Significant effects of wood type, species, and precipitation on dead wood decay rates prompted us to estimate baseline decay rates and temperature sensitivities separately for F. sylvatica snags, non-Fagus spp. snags under high and low precipitation (i.e. PPT > 1837 mm and ≤ 1837 mm, respectively), hardwood logs, and softwood logs to further characterize their decay dynamics. F. sylvatica snag baseline decay rate was 0.084 yr−1 (Fig. 3a) and was 6-fold faster than base decay rate of snags in low precipitation plots (Fig. 3d), and 3-fold faster than the decay rate in high precipitation plots (Fig. 3g). Temperature sensitivity of F. sylvatica snag decay was highly uncertain (Fig. 3b), whereas temperature sensitivities of non-Fagus spp. snags were more constrained (Fig. 3e, h), with lower temperature sensitivity in dryer plots and higher in wetter plots. Overall, the C half-lives in F. sylvatica snags varied from 10 years in the warmest NFI plots to 25 years in the coldest NFI plots (Fig. 3c); and half-lives of non-Fagus spp. snags varied from 45 to 105 years in lower precipitation plots (Fig. 3f) and from 25 to 105 years in higher precipitation plots (Fig. 3i).

Fig. 3

Posterior parameter distributions for C dynamics in standing snags in plots with F. sylvatica (a, b) low precipitation, i.e. PPT ≤ 1837 mm (d, e), and high precipitation, i.e. PPT > 1837 mm (g, h); and the corresponding responses of C half-lives to temperature (c, f, i). The range of x-axes in the panels with parameter values represents the prior parameter ranges. The half-life of C in snags in (c, f, and i) excludes the effect of fall rate

Downed logs of softwood species decayed at the rate of 0.036 yr−1 under 10 °C temperature (Fig. 4a), whereas hardwood logs decayed faster, at the rate of 0.069 yr−1 (Fig. 4d). However, the decay rate of softwood logs was more sensitive to temperature (Q10 = 2.3, Fig. 4b), compared to the decay rate of hardwood logs (Q10 =1.36, Fig. 4e). The lower temperature sensitivities translated into lower variability of half-lives of hardwood logs across NFI plots, which ranged from 10 to 18 years (Fig. 4f), compared to the variability of half-lives of softwood logs (18–65 years, Fig. 4c).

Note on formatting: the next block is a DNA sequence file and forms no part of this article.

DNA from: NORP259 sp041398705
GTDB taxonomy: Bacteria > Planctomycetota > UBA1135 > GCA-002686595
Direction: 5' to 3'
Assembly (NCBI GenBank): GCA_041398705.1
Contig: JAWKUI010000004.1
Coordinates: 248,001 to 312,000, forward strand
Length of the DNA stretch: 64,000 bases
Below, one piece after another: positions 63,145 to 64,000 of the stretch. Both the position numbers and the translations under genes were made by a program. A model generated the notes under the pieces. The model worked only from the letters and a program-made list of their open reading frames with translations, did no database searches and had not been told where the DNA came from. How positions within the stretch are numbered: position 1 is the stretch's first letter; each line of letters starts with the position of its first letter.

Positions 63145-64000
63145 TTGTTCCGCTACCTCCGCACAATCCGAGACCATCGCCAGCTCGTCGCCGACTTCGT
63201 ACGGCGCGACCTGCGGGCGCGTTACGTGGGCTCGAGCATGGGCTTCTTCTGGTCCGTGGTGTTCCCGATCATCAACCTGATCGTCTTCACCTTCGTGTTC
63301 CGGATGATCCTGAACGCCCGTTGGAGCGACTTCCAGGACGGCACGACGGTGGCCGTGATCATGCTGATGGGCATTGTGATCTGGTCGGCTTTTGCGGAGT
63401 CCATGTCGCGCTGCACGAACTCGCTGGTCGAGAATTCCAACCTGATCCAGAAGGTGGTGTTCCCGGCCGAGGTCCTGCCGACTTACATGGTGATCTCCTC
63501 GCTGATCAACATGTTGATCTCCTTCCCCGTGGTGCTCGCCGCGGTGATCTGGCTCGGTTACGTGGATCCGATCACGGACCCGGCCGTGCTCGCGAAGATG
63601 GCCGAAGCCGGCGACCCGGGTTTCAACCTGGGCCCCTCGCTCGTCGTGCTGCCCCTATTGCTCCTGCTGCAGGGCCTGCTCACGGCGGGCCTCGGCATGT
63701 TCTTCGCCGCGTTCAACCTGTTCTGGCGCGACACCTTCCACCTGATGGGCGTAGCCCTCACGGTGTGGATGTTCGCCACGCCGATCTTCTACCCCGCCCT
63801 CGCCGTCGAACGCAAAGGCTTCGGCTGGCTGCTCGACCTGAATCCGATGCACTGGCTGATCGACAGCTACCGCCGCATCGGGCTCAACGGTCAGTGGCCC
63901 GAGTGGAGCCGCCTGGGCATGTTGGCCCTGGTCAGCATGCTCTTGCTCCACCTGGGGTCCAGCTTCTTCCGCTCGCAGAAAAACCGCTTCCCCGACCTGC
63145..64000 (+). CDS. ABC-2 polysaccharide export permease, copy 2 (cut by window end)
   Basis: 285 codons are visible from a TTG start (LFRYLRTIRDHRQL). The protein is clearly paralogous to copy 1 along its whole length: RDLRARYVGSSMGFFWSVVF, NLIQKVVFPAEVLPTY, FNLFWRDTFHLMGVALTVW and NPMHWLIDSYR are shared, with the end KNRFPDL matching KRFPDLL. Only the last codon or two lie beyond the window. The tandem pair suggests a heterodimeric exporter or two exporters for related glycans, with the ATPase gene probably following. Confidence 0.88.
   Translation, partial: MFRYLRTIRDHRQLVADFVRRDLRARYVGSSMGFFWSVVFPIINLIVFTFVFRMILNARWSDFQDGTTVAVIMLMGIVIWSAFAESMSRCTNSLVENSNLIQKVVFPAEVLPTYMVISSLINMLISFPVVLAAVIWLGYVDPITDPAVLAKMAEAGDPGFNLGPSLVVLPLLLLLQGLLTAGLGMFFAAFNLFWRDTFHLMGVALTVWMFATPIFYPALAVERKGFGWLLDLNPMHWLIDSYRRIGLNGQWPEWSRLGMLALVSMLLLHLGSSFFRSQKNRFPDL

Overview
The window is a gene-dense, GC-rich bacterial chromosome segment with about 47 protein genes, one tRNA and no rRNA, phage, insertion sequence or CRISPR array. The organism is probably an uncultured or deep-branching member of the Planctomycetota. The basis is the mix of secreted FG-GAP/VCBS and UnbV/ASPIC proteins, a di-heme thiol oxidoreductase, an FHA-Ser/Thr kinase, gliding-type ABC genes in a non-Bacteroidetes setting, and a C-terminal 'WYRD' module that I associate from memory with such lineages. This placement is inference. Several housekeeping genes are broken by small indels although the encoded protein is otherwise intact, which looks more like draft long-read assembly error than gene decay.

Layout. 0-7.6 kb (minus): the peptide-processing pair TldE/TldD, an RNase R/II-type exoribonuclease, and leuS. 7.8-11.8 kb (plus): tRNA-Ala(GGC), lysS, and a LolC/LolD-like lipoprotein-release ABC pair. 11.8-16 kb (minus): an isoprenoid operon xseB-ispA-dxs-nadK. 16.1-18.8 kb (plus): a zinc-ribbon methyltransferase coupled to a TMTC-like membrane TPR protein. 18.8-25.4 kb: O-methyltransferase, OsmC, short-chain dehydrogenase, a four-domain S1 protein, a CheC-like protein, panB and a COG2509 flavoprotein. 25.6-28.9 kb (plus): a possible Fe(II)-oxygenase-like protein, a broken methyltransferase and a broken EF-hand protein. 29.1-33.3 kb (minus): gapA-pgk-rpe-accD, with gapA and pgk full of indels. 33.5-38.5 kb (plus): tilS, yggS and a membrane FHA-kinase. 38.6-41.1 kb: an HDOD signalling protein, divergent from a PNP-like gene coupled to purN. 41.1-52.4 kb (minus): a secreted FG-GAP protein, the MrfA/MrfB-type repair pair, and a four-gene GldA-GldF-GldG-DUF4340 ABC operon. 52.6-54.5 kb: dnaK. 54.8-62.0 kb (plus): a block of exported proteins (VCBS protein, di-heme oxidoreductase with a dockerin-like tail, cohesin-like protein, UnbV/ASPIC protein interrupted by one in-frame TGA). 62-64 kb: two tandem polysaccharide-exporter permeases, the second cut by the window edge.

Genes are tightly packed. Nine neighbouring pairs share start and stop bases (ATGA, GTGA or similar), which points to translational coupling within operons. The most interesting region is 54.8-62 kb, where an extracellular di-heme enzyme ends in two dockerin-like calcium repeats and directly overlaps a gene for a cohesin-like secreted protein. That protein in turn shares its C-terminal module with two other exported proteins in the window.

Fig. 4

Posterior parameter distributions for C dynamics in softwood (a, b), and hardwood (d, e) logs; and response of C half-lives to temperature in softwood (c) and hardwood (f) logs. The range of x-axes in the panels with parameter values represents the prior parameter ranges

Fall rates ranged from 0.02276 to 0.22 yr−1, with 50% of the values being less than 0.04 yr−1 (Supp. Figure S1). Fall rates were not significantly related to temperature, precipitation, or snag diameter, and therefore were randomly drawn from the exponential distribution (Supp. Figure S1) to simulate transition from standing to downed dead wood in order to estimate bulk wood decay rates in Swiss forests (Fig. 5).

Fig. 5

Total wood decay rate with incorporated snag decay, fall rates, and log decay under mean annual temperatures of −1.9 °C, 7 °C, and 12 °C, representing the coldest, average, and warmest forested sites in Switzerland, respectively. The shaded areas represent ±1SD from the mean values and the variability originates from the uncertainty in parameters (Figs. 3 and 4) as well as uncertainty in the fall rates (Supp. Figure S1)